It’s no secret that most species of insect pollinators are in decline, in some cases, precipitously so. Chemicals in the environment, including the widespread use of pesticides, appear to be …
It’s no secret that most species of insect pollinators are in decline, in some cases, precipitously so. Chemicals in the environment, including the widespread use of pesticides, appear to be playing a role in the loss of both the diversity of insect pollinators, such as bees and butterflies, here in the North Country, as well as the overall numbers of these insects.
Fortunately, there are things we can do to help provide a safe environment for pollinating insects, and the gardening and landscaping choices we make right now can play a significant role in that.
Dale Dodge, who operates Greenstone Landscaping in Ely, does a lot of work with native flowers and vegetation in the area. According to Dodge, plants like columbine and bee balm are two early-to-mid season species that are attractive to butterflies, bees, and hummingbirds alike. Later season bloomers that benefit pollinators include yellow heliopsis, purple coneflowers, joe pye weed, milkweed, blue vervain, goldenrod and asters. Generally, said Dodge, flowers that are yellow or red are attractive to pollinators.
Dodge said he tries to explain to his customers about the value of planting for pollinators and finds many people are interested in doing their part.
Keep in mind that flower choices are just one part of equation. The U.S. Forest Service also offers tips on how to make life a little easier for our native pollinators, including:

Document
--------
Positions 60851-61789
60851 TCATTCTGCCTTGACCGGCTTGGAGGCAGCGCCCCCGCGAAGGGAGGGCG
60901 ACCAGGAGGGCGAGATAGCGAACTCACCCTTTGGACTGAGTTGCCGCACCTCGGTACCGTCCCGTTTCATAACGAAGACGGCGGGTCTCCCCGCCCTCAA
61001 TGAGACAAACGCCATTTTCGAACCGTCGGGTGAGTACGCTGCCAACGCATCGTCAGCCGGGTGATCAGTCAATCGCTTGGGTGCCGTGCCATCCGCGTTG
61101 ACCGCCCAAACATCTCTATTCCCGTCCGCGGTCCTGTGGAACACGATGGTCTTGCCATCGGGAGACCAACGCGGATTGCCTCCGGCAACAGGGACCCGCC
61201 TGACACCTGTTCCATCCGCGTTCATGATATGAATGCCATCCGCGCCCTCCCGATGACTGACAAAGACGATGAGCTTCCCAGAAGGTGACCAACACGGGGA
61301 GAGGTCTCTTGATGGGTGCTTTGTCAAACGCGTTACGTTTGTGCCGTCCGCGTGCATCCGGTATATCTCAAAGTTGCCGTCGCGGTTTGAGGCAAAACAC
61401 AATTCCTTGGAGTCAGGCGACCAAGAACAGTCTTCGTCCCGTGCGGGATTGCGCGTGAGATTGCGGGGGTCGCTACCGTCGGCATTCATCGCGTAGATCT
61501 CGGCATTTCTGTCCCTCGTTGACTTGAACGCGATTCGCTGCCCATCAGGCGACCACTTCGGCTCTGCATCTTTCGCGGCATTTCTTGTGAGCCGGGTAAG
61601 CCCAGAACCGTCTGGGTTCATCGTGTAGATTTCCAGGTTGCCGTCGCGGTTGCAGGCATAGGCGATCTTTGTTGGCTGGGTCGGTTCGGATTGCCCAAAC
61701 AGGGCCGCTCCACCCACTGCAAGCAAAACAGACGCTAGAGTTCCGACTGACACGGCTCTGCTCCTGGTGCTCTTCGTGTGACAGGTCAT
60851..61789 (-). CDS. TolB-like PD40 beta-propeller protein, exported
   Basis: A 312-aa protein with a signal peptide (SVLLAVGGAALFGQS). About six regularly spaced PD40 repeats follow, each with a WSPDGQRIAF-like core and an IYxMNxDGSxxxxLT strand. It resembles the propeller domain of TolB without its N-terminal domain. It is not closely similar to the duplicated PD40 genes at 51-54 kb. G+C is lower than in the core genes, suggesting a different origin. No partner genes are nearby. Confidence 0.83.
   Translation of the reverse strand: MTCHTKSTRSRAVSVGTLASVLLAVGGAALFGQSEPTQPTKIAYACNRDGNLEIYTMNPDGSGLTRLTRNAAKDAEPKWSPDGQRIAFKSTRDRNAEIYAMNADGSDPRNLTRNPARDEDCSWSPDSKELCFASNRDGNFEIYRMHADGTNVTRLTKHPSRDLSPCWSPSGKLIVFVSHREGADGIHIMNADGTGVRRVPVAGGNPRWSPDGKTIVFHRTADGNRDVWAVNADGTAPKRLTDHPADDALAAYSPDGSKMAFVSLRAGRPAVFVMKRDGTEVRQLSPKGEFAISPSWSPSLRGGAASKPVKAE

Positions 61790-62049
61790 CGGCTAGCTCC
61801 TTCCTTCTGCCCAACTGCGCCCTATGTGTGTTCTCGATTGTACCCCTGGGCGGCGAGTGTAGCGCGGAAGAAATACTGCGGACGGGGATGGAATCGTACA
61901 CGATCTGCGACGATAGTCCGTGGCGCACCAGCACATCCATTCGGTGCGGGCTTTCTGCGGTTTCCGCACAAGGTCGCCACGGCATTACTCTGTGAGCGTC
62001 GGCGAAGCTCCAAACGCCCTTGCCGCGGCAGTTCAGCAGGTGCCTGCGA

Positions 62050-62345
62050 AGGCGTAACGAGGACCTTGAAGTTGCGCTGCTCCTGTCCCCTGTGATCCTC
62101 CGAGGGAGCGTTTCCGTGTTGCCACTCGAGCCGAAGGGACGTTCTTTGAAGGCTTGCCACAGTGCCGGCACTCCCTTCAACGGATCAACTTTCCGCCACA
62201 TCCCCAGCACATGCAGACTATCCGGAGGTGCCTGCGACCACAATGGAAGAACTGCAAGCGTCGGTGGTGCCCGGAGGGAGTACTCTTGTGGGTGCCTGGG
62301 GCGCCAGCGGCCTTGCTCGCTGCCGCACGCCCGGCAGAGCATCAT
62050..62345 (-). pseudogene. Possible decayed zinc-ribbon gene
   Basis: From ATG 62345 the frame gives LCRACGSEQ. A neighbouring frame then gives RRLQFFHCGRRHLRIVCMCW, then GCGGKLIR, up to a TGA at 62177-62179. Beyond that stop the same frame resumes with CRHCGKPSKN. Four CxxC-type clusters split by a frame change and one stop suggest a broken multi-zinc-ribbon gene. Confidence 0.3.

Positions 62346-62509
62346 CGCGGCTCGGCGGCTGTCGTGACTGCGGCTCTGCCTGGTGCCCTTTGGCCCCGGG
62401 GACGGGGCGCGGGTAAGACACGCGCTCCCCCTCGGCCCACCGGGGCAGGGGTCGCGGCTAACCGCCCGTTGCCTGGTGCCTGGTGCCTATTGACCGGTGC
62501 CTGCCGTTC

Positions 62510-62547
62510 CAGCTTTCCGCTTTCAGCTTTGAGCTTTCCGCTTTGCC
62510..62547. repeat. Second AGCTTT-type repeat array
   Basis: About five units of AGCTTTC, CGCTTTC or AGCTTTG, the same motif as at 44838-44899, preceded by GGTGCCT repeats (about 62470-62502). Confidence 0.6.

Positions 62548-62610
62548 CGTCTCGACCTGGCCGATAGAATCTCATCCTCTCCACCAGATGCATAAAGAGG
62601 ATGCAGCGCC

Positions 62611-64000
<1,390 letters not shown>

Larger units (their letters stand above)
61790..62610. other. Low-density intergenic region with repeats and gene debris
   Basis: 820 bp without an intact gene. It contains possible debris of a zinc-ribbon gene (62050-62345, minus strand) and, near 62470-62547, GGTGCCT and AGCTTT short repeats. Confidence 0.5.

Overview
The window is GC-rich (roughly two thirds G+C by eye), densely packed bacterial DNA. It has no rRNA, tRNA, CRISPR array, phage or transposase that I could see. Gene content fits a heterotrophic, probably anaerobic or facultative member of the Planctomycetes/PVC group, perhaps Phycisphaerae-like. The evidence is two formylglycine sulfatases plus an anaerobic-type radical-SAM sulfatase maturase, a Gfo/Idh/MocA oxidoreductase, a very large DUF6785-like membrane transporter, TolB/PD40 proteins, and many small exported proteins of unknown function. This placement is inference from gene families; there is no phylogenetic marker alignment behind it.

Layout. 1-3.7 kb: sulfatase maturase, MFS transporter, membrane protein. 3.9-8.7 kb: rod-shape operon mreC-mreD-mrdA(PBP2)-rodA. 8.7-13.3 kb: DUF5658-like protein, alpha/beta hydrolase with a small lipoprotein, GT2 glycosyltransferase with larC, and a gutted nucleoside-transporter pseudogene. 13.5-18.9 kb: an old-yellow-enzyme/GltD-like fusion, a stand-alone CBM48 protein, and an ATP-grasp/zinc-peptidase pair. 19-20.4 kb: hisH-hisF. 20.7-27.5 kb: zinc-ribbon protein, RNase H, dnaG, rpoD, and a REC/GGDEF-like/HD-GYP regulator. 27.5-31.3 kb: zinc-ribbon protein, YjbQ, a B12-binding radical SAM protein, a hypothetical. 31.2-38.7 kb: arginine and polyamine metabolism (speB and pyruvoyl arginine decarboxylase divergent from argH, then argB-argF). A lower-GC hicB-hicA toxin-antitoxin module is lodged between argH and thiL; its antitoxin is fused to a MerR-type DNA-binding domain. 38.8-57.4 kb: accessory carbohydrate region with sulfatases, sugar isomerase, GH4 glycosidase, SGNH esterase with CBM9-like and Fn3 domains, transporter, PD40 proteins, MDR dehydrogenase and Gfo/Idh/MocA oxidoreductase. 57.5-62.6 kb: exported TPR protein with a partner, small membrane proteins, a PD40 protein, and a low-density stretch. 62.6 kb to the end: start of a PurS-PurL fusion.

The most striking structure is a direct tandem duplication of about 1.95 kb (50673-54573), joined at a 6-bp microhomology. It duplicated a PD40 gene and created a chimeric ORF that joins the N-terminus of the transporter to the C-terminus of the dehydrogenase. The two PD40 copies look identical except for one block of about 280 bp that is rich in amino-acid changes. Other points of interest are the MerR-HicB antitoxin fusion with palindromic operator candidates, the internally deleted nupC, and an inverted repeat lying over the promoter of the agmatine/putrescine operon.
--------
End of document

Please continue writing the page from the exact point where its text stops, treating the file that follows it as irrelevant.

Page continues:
Plant flowers in groups— flowers not only look better when planted in clumps, rather than single plants, such groupings make it easier for pollinators to find and use them. Include plants native to your region. Natives are adapted to your local climate, soil and native pollinators. Do not forget that night-blooming flowers will support moths and bats.
Avoid modern hybrid flowers, especially those with “doubled” flowers.
Often plant breeders have unwittingly left the pollen, nectar, and fragrance out of these blossoms while creating the “perfect” blooms for us.
Eliminate pesticides whenever possible.
If you must use a pesticide, use the least-toxic material possible. Read labels carefully before purchasing, as many pesticides are especially dangerous for bees. Use the product properly. Spray at night when bees and other pollinators are not active.
Include larval host plants in your landscape.
If you want colorful butterflies, grow plants for their caterpillars. They WILL eat them, so place them where unsightly leaf damage can be tolerated. Accept that some host plants are less than ornamental if not outright weeds. A butterfly guide will help you determine the plants you need to include.
Create a damp salt lick for butterflies and bees.
Use a dripping hose, drip irrigation line, or place your bird bath on bare soil to create a damp area. Mix a small bit of table salt or wood ashes into the mud. You can also try putting a sponge in a tray of lightly salted water. Remember that sea salt has more micronutrients than regular table salt, so it makes a better salt source for whichever method you choose.
Spare that dead limb.
By leaving dead trees, or at least an occasional dead limb, you provide essential nesting sites for native bees. Make sure these are not a safety hazard for people walking below. You can also build a bee condo by drilling holes of varying diameter about 3 to 5 inches deep in a piece of scrap lumber mounted to a post or under eaves.
You can add to nectar resources by providing a hummingbird feeder.
To make artificial nectar, use four parts water to one part table sugar. Never use artificial sweeteners, honey, or fruit juices. Place something red on the feeder. Clean your feeder with hot soapy water at least twice a week to keep it free of mold.
Butterflies need resources other than nectar.
They are attracted to unsavory foodstuffs, such as moist animal droppings, urine and rotting fruits. Try putting out slices of overripe bananas, oranges and other fruits, or a sponge in a dish of lightly salted water to see which butterflies come to investigate.